Music service iLike, best known for third-party applications on platforms like Facebook, made its big iPhone app launch today. The company has rolled out an app for alerts about local concerts, and also launched its previously announced program for bands and artists to create custom fan applications.
Apple still has to approve the "Local Concerts" app, according to a release, but iLike is excited about its potential impact regardless.
"It's something that we really felt was a good idea on paper as we started developing it," iLike CEO Ali Partovi told CNET News, "but as it reached completion and we started using it ourselves it really started seeming like a killer app."
iLike already has had a concert app in the iTunes Store. The company didn't promote it much, Partovi said, because the iPhone 3.0 software was what really made the app worthwhile, and so iLike was waiting until that came out.
"We found that there really were a few key capabilities that the iPhone OS didn't support at the time," he explained, referring specifically to push notifications and some software tweaks that enable better personalization. So the revamped iLike concerts app, thanks to iPhone software upgrades, will scan the music selection on an iPhone or iPod Touch, and send pop-up alerts when a band or artist that the user listens to will be in town.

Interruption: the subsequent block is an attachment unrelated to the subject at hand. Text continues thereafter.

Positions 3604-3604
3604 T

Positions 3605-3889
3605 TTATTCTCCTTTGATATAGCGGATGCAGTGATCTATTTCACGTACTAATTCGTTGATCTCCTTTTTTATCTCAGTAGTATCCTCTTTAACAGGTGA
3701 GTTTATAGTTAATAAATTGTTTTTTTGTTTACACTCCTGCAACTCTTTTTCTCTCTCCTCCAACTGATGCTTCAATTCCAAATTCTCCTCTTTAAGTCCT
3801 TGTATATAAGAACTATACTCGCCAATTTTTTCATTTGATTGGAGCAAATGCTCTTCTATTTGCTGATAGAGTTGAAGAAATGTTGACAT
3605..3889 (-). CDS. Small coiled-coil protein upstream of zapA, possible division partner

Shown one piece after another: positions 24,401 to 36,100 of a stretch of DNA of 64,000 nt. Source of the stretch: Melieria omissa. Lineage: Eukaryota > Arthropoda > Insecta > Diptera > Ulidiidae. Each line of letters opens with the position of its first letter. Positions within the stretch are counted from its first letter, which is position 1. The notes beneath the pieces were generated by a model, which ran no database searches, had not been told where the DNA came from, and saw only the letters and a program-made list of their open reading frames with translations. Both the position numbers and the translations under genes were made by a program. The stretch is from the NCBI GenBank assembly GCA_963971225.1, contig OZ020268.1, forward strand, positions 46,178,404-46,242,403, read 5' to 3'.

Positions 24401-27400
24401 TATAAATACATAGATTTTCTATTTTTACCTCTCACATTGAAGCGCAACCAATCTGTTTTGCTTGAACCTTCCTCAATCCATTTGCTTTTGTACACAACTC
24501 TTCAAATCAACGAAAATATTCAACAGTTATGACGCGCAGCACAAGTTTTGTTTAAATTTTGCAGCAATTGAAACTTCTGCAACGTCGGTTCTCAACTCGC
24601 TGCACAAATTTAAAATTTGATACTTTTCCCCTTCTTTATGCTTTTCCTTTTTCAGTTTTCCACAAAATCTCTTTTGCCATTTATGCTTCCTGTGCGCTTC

"It turns the iPod into much more of a live device to be connected to the world of live music," Partovi said of the free app.
The custom artist apps, meanwhile, haven't changed much from when iLike originally announced the program in May. Over 250 artists have signed on to the program, the company said, including Pete Yorn, Reba McIntire, and Enrique Iglesias. iLike takes half the revenues from sales of the apps, and charges a $99 fee with the right to serve ads if the artist in question decides to offer its custom app for free.
CNET News reported last month that iLike was also in talks with the major music labels to open a download store, after a deal to offer full-length songs through subscription service Rhapsody failed to materialize.